Thursday, June 28, 2007

Price Controls

I have made one of my periodic visits to the Netscape blog where today's topic is Anger At the Gas Pump. A topic already covered here. So the topic drifts to Nixon's wage and price freeze.

We have an economic genius who says the policy was really nice but didn't last long enough. farmerman has an answer; a good one too.

Did you like the shortages and gas lines? If we don't want to buy the oil, the Chinese and others will gladly buy it. You libs can try to rewrite history, but you sure can't rewrite the rules of supply and demand.
I wouldn't be so sure. We have a Democrat Congress.

The price freeze in Venezuela is working out nicely. You cannot by food that cost more than is allowed now. There is a reason for that. All the price controlled food has disappeared from the market shelves.

Price controlled oil in America had the same effect.

It is terrible the way the price of gasoline rises and falls. Except for the fact that you can buy it when you need it. Price stability by government fiat comes at the price of availability.

Economics in one easy lesson:

A woman comes into a butcher shop. She tells the butcher she wants some chickens. But she wants to pay the same price as the butcher across the street advertises in his window. "Your prices are too high", she says. The butcher asks, "Why don't you go across the street for your chickens?" "They haven't got any", she replies.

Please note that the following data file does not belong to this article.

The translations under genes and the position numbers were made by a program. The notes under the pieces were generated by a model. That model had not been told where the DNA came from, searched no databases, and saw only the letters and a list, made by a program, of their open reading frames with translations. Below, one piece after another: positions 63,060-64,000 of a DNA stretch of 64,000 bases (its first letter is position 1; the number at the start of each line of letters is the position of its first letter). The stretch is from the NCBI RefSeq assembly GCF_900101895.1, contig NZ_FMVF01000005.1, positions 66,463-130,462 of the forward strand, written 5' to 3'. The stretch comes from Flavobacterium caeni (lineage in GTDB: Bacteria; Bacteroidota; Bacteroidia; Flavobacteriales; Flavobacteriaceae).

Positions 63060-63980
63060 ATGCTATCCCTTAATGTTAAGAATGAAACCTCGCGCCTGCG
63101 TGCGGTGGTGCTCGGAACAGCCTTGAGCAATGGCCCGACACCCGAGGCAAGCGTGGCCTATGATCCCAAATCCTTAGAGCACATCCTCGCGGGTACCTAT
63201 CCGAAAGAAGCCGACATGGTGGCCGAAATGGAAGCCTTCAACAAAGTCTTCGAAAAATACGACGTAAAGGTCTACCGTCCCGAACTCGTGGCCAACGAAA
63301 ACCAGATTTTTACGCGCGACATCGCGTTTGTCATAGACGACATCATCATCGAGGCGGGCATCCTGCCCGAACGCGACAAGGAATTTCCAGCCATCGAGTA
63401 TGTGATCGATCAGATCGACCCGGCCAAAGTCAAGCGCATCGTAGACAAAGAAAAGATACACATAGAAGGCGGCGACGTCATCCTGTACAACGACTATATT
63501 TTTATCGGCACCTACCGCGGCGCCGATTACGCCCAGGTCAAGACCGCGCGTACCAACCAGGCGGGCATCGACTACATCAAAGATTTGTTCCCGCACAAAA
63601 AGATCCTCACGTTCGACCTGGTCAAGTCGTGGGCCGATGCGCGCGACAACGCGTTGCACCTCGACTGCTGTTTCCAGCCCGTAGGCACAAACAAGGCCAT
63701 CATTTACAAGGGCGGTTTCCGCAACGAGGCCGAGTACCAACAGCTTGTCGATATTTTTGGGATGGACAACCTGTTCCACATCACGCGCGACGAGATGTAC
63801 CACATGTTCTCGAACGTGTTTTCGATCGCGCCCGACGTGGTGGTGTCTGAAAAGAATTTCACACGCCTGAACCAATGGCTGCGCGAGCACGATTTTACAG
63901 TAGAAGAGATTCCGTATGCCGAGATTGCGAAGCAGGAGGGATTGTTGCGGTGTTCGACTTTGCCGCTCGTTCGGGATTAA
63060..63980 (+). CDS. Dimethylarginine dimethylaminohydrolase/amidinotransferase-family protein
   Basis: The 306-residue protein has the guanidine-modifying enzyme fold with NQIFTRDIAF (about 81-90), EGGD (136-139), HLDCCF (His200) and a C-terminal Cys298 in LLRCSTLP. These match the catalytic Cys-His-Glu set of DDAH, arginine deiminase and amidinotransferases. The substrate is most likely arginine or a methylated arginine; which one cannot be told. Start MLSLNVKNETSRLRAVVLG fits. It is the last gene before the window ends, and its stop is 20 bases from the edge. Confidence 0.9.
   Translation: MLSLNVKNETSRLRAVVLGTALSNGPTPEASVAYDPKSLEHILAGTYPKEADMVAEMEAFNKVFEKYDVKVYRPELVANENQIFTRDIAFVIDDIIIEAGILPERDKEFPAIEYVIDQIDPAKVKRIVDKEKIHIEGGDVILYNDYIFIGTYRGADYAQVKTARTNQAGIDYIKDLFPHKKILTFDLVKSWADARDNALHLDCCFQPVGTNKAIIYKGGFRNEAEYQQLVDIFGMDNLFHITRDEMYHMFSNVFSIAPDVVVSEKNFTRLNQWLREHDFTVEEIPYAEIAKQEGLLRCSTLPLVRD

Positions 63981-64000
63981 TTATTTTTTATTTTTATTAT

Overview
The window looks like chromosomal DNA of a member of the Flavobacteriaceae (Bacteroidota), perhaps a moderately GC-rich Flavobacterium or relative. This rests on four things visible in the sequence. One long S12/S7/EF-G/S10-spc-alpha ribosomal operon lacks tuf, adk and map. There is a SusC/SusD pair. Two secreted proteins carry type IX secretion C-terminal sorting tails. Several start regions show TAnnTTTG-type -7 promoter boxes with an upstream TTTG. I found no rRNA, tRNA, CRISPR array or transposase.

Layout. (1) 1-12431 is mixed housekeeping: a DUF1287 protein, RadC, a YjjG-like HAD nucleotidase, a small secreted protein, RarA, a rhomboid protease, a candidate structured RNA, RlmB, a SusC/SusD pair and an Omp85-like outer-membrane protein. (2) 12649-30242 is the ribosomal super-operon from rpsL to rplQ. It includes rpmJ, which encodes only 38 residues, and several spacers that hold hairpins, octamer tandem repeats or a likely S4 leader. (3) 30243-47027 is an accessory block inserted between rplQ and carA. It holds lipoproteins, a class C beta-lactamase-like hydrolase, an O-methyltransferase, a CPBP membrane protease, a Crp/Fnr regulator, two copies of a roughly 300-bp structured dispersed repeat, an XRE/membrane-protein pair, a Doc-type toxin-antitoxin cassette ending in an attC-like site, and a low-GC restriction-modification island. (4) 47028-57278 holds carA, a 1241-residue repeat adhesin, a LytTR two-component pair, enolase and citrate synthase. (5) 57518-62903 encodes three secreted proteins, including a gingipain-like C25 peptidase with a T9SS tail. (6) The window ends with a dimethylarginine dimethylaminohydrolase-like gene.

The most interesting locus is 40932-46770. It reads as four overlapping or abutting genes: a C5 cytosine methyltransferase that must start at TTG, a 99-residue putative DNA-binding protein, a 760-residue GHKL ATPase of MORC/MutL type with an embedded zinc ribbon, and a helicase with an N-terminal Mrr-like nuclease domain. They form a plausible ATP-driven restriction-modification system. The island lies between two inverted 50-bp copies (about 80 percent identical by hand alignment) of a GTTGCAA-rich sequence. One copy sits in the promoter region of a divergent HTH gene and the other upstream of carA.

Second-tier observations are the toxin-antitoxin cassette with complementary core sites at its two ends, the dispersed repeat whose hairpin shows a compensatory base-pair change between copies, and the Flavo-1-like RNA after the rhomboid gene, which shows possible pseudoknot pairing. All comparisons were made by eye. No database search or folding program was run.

Cross Posted at Classical Values

Every One Knows There Is A War Coming

I have been interested in the future for a long time. Especially once I figured I was going to live the rest of my life there. So Michael Totten's bit on what the Israelis expect in their near future was of great interest to me.

While the United States is psychologically preparing itself to lose the war in Iraq, the Middle East may be plunging headlong toward a catastrophe.
Israel is preparing for an imminent war with Iran, Syria and/or their non-state clients.

Israeli military intelligence has projected that a major attack could come from any of five adversaries in the Middle East. Officials said such a strike could spark a war as early as July 2007.

On Sunday, Israeli military intelligence chief Maj. Gen. Amos Yadlin told the Cabinet that the Jewish state faces five adversaries in what could result in an imminent confrontation. Yadlin cited Iran, Syria, Hizbullah, Hamas and Al Qaida.

"Each of these adversaries is capable of sparking a war in the summer," Yadlin was quoted as saying.
I think that a general Middle East war is in our future. It will make last summer's action seem like a very small affair indeed.

So what is the word on the Israeli street?
UPDATE: A reader emails:
My daughter just came from spending five months at Ben Gurion University in Beer-Sheva. She had a wonderful time studying, hiking, camping, student demonstrations, working in soup kitchens, skiing up north, petra...etc. She came home two weeks ago and just matter of factly stated that "everyone knows there is a war coming."
That is pretty much how the "Israeli street" feels right now according to just about everything I've heard and read lately.